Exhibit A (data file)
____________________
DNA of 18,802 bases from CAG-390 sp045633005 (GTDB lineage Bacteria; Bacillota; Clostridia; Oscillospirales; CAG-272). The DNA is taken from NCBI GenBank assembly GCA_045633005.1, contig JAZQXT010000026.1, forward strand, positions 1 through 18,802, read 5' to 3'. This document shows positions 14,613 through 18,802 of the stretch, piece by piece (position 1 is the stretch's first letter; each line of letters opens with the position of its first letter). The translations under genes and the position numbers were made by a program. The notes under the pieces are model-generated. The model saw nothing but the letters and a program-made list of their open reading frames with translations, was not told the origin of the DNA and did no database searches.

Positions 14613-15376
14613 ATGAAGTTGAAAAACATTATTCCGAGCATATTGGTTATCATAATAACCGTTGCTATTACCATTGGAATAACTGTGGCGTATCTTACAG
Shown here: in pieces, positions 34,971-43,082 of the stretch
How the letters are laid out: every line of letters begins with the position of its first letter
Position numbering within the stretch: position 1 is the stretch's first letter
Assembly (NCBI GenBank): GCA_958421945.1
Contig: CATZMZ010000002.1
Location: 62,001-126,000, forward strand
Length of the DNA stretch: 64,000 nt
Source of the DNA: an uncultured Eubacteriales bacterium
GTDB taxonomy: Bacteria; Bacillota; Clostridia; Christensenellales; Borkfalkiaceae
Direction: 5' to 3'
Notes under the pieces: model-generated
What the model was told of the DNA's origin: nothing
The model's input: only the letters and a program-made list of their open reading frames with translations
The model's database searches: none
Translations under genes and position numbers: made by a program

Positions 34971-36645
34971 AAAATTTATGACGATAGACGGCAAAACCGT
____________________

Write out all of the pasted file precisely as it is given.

DNA of 18,802 bases from CAG-390 sp045633005 (GTDB lineage Bacteria; Bacillota; Clostridia; Oscillospirales; CAG-272). The DNA is taken from NCBI GenBank assembly GCA_045633005.1, contig JAZQXT010000026.1, forward strand, positions 1 through 18,802, read 5' to 3'. This document shows positions 14,613 through 18,802 of the stretch, piece by piece (position 1 is the stretch's first letter; each line of letters opens with the position of its first letter). The translations under genes and the position numbers were made by a program. The notes under the pieces are model-generated. The model saw nothing but the letters and a program-made list of their open reading frames with translations, was not told the origin of the DNA and did no database searches.

Positions 14613-15376
14613 ATGAAGTTGAAAAACATTATTCCGAGCATATTGGTTATCATAATAACCGTTGCTATTACCATTGGAATAACTGTGGCGTATCTTACAG
Shown here: in pieces, positions 34,971-43,082 of the stretch
How the letters are laid out: every line of letters begins with the position of its first letter
Position numbering within the stretch: position 1 is the stretch's first letter
Assembly (NCBI GenBank): GCA_958421945.1
Contig: CATZMZ010000002.1
Location: 62,001-126,000, forward strand
Length of the DNA stretch: 64,000 nt
Source of the DNA: an uncultured Eubacteriales bacterium
GTDB taxonomy: Bacteria; Bacillota; Clostridia; Christensenellales; Borkfalkiaceae
Direction: 5' to 3'
Notes under the pieces: model-generated
What the model was told of the DNA's origin: nothing
The model's input: only the letters and a program-made list of their open reading frames with translations
The model's database searches: none
Translations under genes and position numbers: made by a program

Positions 34971-36645
34971 AAAATTTATGACGATAGACGGCAAAACCGT